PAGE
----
Glen Mills graduates: Don’t give up on us
Two men who suffered abuse as teenagers at a grim reform school in the United States have urged Bermuda not to give up on its troubled young people and to care for at-risk children closer to home.
Alvone Maybury, 33, and Ezra Ararat, 34, told their stories anonymously to The Royal Gazette earlier this year after it was reported that young boys from Bermuda were sent to Glen Mills Schools in Pennsylvania for more than 35 years.
The two agreed to be identified in the wake of the Who Cares? investigation into how Bermuda’s at-risk and vulnerable children are treated.
They joined would-be boxer Tyler Christopher, 23, who told his story on Monday at the launch of the weeklong series.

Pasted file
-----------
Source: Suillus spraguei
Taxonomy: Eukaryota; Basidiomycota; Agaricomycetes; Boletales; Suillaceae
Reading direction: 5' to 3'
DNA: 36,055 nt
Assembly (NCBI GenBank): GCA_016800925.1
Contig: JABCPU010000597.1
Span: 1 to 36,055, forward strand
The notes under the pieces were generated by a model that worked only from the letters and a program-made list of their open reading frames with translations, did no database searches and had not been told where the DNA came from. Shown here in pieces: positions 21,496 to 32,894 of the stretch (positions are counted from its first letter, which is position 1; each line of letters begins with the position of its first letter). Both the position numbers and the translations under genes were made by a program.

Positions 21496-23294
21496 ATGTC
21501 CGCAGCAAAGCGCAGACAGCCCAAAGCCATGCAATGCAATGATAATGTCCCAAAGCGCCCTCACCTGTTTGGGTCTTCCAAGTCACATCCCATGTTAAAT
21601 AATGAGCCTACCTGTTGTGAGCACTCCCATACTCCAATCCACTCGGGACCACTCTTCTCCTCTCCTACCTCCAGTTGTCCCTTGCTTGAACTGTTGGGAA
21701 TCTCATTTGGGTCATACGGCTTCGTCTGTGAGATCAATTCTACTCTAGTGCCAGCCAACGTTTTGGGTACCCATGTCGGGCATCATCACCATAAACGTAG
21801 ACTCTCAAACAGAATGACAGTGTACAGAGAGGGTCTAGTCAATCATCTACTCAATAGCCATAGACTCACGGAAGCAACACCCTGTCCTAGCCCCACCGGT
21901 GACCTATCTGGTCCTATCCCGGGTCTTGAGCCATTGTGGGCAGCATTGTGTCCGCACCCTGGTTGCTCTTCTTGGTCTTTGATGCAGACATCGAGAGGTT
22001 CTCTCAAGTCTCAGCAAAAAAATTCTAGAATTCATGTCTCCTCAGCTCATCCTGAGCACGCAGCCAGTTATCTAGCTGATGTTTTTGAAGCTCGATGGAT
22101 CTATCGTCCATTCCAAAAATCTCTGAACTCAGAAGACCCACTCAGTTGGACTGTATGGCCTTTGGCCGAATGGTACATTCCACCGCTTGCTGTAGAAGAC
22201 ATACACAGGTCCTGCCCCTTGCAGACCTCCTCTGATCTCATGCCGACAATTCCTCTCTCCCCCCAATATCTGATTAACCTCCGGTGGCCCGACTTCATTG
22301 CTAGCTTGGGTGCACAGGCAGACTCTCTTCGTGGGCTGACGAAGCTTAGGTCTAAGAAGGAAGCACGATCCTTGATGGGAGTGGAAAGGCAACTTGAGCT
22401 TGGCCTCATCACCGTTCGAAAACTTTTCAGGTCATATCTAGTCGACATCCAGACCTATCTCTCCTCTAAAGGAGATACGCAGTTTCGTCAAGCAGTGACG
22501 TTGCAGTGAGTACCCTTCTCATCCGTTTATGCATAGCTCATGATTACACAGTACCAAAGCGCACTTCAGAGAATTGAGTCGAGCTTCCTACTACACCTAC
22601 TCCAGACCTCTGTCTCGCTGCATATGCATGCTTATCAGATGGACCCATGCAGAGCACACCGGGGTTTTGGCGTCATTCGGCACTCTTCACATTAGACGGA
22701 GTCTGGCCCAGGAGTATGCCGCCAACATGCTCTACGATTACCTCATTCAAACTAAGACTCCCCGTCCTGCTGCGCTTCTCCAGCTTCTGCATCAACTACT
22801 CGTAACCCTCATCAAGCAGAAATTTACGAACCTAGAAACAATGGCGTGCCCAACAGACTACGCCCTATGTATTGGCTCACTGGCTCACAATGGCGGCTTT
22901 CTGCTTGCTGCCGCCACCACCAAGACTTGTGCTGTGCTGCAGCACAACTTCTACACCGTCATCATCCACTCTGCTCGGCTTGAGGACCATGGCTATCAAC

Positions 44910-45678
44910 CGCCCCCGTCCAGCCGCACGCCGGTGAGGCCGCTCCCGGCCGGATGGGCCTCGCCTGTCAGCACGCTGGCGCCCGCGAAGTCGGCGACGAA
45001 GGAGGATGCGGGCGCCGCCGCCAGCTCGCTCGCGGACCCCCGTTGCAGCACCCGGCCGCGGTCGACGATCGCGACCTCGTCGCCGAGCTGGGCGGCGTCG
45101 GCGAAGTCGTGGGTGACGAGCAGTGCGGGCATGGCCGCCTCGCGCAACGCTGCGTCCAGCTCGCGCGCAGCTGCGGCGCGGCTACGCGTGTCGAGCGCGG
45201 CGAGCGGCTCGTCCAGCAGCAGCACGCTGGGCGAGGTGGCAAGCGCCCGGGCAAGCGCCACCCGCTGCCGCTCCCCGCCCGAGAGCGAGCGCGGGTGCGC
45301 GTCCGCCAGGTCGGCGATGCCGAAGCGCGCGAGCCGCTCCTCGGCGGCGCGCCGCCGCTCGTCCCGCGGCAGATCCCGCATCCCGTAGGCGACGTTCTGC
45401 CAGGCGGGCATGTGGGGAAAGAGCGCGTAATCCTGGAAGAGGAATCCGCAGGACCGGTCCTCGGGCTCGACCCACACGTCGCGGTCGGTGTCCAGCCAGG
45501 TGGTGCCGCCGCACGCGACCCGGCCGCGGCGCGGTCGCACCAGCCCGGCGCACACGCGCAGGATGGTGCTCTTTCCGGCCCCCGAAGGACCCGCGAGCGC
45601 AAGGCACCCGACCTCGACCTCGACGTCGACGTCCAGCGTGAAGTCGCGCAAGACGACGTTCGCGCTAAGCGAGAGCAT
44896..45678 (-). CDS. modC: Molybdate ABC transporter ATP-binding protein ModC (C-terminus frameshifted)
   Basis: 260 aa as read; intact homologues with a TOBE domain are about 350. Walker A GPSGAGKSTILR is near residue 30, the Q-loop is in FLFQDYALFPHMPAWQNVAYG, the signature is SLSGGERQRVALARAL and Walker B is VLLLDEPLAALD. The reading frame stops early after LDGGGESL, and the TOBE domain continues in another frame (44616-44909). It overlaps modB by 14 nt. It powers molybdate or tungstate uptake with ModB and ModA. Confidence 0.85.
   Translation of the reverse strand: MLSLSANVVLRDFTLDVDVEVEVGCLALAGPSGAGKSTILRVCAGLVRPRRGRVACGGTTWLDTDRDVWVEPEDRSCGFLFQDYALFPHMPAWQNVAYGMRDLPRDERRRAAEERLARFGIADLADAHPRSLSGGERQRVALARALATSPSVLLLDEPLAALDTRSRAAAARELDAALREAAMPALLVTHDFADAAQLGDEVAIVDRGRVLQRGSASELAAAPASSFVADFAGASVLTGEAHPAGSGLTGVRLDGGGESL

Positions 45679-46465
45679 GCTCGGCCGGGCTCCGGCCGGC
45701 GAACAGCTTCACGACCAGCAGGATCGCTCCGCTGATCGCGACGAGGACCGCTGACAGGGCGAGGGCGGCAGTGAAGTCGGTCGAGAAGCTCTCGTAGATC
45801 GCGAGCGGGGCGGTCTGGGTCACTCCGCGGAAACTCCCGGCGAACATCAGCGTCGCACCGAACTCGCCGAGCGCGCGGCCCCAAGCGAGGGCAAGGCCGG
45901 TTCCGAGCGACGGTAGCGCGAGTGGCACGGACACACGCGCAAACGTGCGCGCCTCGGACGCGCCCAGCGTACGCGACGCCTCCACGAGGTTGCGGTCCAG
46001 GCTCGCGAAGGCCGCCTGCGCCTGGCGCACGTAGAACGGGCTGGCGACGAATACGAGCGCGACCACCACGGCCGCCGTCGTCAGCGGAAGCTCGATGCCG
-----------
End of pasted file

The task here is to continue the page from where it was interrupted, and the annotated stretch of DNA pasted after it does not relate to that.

Mr Ararat said he hoped Bermuda would now look at alternatives to overseas care for children with behaviour problems.
He added: “A better alternative is just to deal with the problem here, stop giving up on the youth.
“Just understand you are dealing with children. It’s rough coming up. They are going to make mistakes. Just don’t give up on them because they are probably a little ruder than the other children. Just keep working with them.”
Mr Maybury, who appears in the YouTube series Hustlerz Paradise, said he was “kind of stunned” that the abuse suffered by some children in the Department of Child and Family Services psychoeducational programme had at last come to light.
He suggested the country’s leaders should consider if a local treatment centre could be created to care for troubled teens, which would allow them to see loved ones on a regular basis.
Mr Maybury said: “We have got all these islands in Bermuda. Why don’t we find one of those islands and use some of the buildings there? Put people there, take them on a boat.”